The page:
The plaintiffs initially filed a complaint against the KBR defendants, citing claims under Racketeer Influenced Corrupt Organizations Act, (RICO), the Alien Tort Statute (ATS) and the Trafficking Victims Protection Reauthorization Act, TVPRA. In 2008, Congress passed TVPRA §1596, which allows for a “conferral of extraterritorial jurisdiction.”
In response to the plaintiffs’ complaint, the KBR defendants filed a summary judgment motion, seeking a dismissal of all the claims.
In 2013, Ellison partially granted that KBR motion. He dismissed the RICO and ATS claims. But he determined that TVPRA §1596, “could be applied retroactively to KBR’s actions,” Ellison writes in his Jan. 15 ruling. But, he adds, “Upon further reflection, the Court now determines that this holding was in error.”
In his memorandum and order, Ellison explains that he remains “concerned that the TVPRA’s purpose will be undermined if United States defendants escape liability so long as their acts of human trafficking took place outside of the United States borders prior to 2008.” But he writes that he “cannot distinguish the TVPRA’s protection of victims of human trafficking from the ATS’s protection of aliens for the violations of the laws of nations,” and, in its 2013 decision in Kiobel, “[t]he Supreme Court found that ‘nothing in the [ATS] rebuts’ the presumption against extraterritoriality.” Therefore, “This Court must apply the same logic to claims brought by Plaintiffs under the TVPRA.”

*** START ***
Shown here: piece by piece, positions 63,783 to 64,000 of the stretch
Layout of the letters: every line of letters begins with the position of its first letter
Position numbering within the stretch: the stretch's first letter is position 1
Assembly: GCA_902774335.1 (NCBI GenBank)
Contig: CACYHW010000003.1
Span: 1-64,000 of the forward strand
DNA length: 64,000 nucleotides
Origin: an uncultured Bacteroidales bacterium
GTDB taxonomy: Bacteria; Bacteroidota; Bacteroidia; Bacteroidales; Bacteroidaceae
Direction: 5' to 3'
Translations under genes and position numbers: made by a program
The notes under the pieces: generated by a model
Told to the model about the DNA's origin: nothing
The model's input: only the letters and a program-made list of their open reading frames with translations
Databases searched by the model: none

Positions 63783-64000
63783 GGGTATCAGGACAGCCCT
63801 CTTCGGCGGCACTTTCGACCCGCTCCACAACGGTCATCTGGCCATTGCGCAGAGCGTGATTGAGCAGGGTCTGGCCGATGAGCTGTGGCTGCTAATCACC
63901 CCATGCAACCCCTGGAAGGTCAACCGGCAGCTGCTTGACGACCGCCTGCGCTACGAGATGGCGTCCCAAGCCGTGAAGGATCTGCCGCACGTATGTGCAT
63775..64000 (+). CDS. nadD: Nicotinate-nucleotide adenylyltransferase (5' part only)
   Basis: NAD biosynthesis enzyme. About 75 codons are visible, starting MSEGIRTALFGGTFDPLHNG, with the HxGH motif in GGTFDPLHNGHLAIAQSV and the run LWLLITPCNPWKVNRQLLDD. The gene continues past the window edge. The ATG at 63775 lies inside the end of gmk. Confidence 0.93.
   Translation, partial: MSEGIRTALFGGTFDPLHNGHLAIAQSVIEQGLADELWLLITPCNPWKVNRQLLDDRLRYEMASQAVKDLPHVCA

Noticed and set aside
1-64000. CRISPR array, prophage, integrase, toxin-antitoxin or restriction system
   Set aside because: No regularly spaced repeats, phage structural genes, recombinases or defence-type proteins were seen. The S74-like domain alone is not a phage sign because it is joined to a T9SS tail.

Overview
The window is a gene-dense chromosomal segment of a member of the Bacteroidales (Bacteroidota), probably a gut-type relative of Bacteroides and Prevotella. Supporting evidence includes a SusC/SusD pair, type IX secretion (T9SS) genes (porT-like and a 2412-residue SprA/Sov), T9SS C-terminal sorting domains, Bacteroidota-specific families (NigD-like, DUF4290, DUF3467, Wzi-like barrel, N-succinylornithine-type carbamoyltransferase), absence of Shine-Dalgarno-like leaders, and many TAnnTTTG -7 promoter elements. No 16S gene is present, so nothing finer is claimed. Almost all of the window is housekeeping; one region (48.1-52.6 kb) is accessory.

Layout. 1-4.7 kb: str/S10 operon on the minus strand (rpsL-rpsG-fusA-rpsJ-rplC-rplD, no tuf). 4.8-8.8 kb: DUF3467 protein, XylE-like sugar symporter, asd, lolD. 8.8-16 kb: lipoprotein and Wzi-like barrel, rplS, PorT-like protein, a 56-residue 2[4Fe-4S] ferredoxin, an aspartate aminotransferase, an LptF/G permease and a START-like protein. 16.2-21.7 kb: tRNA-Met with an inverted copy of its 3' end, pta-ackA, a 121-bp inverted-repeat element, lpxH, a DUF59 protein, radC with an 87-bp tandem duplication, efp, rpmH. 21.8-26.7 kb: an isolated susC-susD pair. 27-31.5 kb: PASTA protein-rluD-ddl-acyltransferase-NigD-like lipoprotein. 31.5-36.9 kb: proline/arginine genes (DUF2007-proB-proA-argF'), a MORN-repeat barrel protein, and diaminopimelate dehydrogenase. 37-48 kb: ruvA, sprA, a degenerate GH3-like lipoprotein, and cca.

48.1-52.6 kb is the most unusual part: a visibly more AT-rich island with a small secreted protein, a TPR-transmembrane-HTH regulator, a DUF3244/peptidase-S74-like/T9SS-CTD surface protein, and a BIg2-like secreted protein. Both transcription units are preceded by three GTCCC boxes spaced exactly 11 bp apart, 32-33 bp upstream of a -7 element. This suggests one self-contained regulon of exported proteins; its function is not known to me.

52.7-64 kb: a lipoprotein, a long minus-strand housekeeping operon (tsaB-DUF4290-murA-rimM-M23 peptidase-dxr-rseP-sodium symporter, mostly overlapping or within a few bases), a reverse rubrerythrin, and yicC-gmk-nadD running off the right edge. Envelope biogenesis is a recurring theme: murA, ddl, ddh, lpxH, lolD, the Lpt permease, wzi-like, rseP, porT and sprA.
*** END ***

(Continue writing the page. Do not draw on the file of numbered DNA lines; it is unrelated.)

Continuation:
Harrison said, “The plaintiffs’ allegations raise a tragedy that occurred in Iraq, but the tragedy occurred before any of the Nepali decedents reached the U.S. military and before any of them had had any contact at all with KBR.
He continued, “The plaintiffs’ lawyers admitted in open court that they are not alleging that KBR was culpable for the Nepali’s men’s murders. … KBR has a zero tolerance policy related to any behavior with respect to trafficking in persons and forced labor. And KBR is committed to treating all people with dignity and respect.
Harrison said, “While our hearts go out the families of those who were killed while serving in Iraq, we note that the plaintiffs lawyers did not prove and were not able to prove the exaggerated allegations they made to try and attract attention to this case.”
Harrison also noted that KBR was “four times removed” from the company that recruited the Nepali workers
In their statement, plaintiffs counsel Fryszman and Hoffman wrote, “Earlier this year the court held that sufficient evidence existed to show plaintiffs’ family members were victims of human trafficking. The court also found sufficient evidence existed to show KBR was aware of and responsible for this illicit trafficking activity.
Further, they wrote, “[T]he court’s most recent decision allows KBR to escape liability on the grounds that plaintiffs’ claims involve trafficking that occurred outside of the territorial United States. We believe the court misapplied Supreme Court precedent when it reconsidered and reversed its earlier decision on jurisdiction, as the trafficking statute includes an explicit statement of extraterritorial jurisdiction that applies to conduct by a U.S. military contractor at a U.S. military base.”
Harrison said he was not surprised by plaintiffs’ plans to appeal but noted that they would need Ellison’s approval to do so on an interlocutory basis.